Emrik brought his thumb and forefinger close together and with a grimace, nodded slightly. ‘Just a tad Minister.’ He said.

Juguch glared at the list again. Is this the seating order?

Emrik nodded.

‘I’m not spending all night having him whining about deforestation and how he can’t cultivate the right sort of moss on north facing bark because of global warming. Move Elendrip down two places, swap him with the Goblin.’

Emrik shuffled his list and sucked his not inconsiderably sized teeth. ‘That puts him next to Bingli, the Dwarf King’s representative. I mean I know it’s a Harmony Dinner, but that’s asking for trouble. And it’s Elendril not …drip Sir.’

‘Well put him somewhere else, on a table on his own in an antechamber for preference.’

‘He’s a Prince of the Blood, if he isn’t on the main table he’ll start a war. Not a good message for the efficacy of Orc based diplomacy is it Sir?’

‘S’pose not.’ mumbled Juguch. ‘How about the Tree things, what do you call ’em, Ants, they get on with them don’t they?’

‘Ents, Sir. But they aren’t coming this year.’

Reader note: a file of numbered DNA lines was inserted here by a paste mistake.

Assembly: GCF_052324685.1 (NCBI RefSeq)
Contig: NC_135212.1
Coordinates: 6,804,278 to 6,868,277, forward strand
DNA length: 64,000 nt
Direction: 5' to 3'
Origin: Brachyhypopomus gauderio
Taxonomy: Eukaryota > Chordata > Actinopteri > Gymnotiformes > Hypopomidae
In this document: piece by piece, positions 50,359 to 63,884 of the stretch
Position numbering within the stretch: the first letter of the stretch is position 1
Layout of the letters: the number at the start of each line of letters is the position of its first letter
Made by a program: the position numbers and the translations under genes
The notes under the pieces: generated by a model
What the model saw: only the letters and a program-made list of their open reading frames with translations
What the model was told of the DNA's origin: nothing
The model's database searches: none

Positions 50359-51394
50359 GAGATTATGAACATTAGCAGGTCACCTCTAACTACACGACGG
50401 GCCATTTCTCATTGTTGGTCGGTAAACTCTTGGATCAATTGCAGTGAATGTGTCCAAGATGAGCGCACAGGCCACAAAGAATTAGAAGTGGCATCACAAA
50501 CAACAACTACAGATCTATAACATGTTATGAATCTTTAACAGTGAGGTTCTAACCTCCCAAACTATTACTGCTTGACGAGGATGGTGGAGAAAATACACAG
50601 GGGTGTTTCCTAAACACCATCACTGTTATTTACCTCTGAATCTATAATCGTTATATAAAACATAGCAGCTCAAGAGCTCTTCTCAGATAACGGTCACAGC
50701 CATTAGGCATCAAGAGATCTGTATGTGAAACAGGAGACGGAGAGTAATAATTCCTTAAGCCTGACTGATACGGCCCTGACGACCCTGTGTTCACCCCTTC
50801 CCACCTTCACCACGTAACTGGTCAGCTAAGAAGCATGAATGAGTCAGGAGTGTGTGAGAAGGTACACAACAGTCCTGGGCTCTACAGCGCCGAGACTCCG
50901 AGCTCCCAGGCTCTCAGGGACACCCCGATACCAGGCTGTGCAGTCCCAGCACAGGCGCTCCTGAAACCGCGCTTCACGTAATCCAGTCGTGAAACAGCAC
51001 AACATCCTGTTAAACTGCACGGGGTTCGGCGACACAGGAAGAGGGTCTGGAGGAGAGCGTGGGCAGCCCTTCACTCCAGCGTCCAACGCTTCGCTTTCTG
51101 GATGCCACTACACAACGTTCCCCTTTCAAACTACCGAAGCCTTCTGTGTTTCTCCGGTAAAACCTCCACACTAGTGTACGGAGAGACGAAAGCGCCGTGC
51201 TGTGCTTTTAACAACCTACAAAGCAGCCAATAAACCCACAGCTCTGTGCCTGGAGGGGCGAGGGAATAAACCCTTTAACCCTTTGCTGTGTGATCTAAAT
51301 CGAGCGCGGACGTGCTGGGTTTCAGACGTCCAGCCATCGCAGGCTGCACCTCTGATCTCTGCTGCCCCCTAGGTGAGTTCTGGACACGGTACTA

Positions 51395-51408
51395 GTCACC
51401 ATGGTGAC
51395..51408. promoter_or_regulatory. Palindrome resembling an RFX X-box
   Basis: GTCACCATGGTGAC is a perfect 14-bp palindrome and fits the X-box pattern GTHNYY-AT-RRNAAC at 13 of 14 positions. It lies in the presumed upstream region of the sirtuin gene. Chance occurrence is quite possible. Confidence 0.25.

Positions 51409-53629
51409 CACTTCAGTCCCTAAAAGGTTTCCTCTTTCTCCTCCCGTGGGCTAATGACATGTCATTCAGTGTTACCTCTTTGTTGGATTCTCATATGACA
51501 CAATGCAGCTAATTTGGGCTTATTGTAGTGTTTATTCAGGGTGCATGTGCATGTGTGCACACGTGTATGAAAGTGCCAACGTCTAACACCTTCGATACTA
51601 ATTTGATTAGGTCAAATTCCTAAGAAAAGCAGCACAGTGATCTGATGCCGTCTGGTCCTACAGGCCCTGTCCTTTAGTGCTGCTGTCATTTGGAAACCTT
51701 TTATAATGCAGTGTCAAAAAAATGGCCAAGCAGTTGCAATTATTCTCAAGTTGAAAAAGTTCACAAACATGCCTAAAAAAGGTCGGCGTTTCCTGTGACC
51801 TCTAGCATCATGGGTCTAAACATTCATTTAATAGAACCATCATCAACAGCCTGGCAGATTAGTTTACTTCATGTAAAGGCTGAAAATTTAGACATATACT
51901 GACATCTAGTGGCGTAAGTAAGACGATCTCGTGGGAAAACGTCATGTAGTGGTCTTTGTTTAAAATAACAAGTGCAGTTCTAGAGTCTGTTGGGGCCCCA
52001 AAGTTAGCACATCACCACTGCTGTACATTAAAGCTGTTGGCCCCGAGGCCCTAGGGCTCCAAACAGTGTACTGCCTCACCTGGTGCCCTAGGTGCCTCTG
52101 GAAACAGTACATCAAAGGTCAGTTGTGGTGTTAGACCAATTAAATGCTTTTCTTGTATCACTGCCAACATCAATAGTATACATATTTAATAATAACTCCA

‘Oh, not this virus thingy from out east?’

‘No, Sir. The problem is they’re about forty feet high and don’t really say a lot. So rather than have the roof raised again we asked if they’d mind using social media to attend in a virtual capacity.’

‘And they were okay with that?’

‘Oh yes, they don’t really like being away from their woods anyway so they were very positive. Also I think they have fallen out with the Elves a bit. Some sort of contention about who cares more for the green spaces on the planet.’

‘Oh. I’d forgotten about the Elves.’ Juguch scanned the paper some more, his hand involuntarily beginning to crumple it into a ball.

‘How about I move the human representative next to you, put Elendril next to him and swap the Dwarf with the Goblin?’

The Minister looked at Emrik and the ministerial aide felt a cold sweat breaking out all over.

‘A human? A miserable weak kneed, cowardly, no special powers, abilities or significance except out breeding everyone else on the planet, whining human?’

‘Well, yes. It’s that or…’